It’s been a tough summer for many of the big airlines.
The value of a key stock index that comprises the major airlines fell by 7.5%, and in aggregate lost close to $10 billion of market value in August, according to a recent report from Bloomberg.
The major airlines include American, Delta, United, JetBlue and Southwest.
Bad for investors, good for consumers?
Big airlines have suffered a double whammy of economic forces–some of them prompted by the weather.
These air carriers are under increasing pressure from smaller airlines that have cut the cost of tickets on a wide range of routes. In June, for example, the ultra-low cost airline Frontier announced it would more than double the number of routes it flies in the U.S., with teaser rates for some one-way tickets as low as $20.
To keep up, major airlines have been cutting ticket prices. The average domestic airline ticket departing from Los Angeles International, for example, fell by 5%, according to the Bureau of Transportation Statistics.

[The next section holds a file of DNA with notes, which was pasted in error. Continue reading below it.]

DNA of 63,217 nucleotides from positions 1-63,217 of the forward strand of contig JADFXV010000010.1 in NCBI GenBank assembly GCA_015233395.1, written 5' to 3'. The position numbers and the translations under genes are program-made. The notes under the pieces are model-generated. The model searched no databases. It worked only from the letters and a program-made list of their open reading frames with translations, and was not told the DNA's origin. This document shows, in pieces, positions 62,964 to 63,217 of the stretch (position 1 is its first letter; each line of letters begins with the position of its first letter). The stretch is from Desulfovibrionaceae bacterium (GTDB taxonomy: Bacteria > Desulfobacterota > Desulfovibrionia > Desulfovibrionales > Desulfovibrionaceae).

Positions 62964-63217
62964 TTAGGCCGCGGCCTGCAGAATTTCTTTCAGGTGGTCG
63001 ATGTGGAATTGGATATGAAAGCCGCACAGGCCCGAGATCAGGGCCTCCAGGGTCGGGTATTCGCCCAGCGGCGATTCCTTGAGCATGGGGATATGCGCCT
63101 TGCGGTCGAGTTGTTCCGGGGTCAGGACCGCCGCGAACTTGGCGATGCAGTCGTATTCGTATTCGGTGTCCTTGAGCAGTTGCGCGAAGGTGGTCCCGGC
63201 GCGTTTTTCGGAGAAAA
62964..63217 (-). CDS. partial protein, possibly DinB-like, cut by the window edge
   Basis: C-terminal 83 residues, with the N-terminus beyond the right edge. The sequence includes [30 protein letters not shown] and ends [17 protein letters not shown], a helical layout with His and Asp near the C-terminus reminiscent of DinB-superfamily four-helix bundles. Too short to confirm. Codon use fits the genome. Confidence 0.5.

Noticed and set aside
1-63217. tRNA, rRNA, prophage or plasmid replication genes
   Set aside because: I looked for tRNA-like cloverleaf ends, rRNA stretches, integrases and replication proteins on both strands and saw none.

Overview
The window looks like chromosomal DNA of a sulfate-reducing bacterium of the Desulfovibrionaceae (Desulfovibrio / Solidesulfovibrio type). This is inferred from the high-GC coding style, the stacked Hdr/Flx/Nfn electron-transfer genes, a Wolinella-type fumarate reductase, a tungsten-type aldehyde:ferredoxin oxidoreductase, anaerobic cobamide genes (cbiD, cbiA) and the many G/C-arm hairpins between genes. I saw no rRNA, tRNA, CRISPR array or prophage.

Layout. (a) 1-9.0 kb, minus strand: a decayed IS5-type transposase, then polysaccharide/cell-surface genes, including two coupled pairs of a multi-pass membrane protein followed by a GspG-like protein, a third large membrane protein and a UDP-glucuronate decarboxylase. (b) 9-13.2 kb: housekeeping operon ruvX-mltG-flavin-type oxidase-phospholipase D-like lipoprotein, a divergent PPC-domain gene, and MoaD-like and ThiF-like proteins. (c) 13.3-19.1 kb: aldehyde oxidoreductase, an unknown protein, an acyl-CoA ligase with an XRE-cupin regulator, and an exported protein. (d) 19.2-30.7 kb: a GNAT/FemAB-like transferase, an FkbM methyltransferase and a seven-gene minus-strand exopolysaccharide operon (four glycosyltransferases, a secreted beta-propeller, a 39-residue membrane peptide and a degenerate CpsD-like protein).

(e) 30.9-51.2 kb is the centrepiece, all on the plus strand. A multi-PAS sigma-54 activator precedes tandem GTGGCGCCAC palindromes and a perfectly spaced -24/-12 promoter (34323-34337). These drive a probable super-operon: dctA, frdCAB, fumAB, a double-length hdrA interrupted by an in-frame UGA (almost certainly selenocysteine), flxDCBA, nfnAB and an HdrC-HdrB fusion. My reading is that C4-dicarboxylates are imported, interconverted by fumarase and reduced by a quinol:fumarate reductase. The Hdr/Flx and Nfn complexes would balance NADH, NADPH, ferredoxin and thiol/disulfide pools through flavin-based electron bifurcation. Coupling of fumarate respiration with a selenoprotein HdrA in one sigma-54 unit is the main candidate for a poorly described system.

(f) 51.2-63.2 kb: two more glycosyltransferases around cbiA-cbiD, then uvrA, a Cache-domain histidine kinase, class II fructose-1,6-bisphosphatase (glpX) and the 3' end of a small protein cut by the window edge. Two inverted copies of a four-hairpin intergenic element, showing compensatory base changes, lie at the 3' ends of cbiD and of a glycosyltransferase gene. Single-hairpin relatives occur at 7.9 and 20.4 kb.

Adding to the pressure recently, the price of jet fuel has also increased since Hurricane Harvey hit Houston in late August. The storm reduced by 4.4 million barrels, or 24% of the oil refining capacity, according to reports.
Economic challenges for the airlines are likely to continue.
Delta, Spirit Airlines, and JetBlue all reportedly cut their revenue forecasts for the coming months.
- It’s been a tough few months for the airline industry.
- Competition from low-cost air carriers has forced major airlines to cut prices for domestic air travel.
- Hurricane Harvey has taken about a quarter of oil production offline, and that’s led to increases in fuel costs for major carriers.
- These factors have all cut into airline profits.
- While airlines compete on cost, consumers are benefitting from cheaper tickets.